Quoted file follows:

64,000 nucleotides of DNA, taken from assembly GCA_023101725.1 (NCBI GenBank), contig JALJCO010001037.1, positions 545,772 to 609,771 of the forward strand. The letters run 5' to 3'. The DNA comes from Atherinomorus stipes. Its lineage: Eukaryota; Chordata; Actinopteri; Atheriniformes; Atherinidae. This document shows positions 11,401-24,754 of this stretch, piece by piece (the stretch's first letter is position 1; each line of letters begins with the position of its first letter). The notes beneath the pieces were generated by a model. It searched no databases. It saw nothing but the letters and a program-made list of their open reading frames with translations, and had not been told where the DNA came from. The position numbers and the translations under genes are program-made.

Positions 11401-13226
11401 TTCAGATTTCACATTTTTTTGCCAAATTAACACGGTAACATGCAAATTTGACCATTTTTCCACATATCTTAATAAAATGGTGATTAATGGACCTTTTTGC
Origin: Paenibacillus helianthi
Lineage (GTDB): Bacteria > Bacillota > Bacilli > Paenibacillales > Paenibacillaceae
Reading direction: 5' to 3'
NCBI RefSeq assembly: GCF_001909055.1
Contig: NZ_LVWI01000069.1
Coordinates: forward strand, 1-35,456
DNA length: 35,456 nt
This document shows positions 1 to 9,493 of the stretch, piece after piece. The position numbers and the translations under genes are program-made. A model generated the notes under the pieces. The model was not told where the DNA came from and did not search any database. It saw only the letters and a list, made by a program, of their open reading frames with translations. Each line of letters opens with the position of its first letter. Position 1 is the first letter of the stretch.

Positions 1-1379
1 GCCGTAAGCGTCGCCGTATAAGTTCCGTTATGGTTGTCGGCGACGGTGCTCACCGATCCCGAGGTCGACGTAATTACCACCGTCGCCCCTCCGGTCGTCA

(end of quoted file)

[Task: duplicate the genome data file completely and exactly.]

64,000 nucleotides of DNA, taken from assembly GCA_023101725.1 (NCBI GenBank), contig JALJCO010001037.1, positions 545,772 to 609,771 of the forward strand. The letters run 5' to 3'. The DNA comes from Atherinomorus stipes. Its lineage: Eukaryota; Chordata; Actinopteri; Atheriniformes; Atherinidae. This document shows positions 11,401-24,754 of this stretch, piece by piece (the stretch's first letter is position 1; each line of letters begins with the position of its first letter). The notes beneath the pieces were generated by a model. It searched no databases. It saw nothing but the letters and a program-made list of their open reading frames with translations, and had not been told where the DNA came from. The position numbers and the translations under genes are program-made.

Positions 11401-13226
11401 TTCAGATTTCACATTTTTTTGCCAAATTAACACGGTAACATGCAAATTTGACCATTTTTCCACATATCTTAATAAAATGGTGATTAATGGACCTTTTTGC
Origin: Paenibacillus helianthi
Lineage (GTDB): Bacteria > Bacillota > Bacilli > Paenibacillales > Paenibacillaceae
Reading direction: 5' to 3'
NCBI RefSeq assembly: GCF_001909055.1
Contig: NZ_LVWI01000069.1
Coordinates: forward strand, 1-35,456
DNA length: 35,456 nt
This document shows positions 1 to 9,493 of the stretch, piece after piece. The position numbers and the translations under genes are program-made. A model generated the notes under the pieces. The model was not told where the DNA came from and did not search any database. It saw only the letters and a list, made by a program, of their open reading frames with translations. Each line of letters opens with the position of its first letter. Position 1 is the first letter of the stretch.

Positions 1-1379
1 GCCGTAAGCGTCGCCGTATAAGTTCCGTTATGGTTGTCGGCGACGGTGCTCACCGATCCCGAGGTCGACGTAATTACCACCGTCGCCCCTCCGGTCGTCA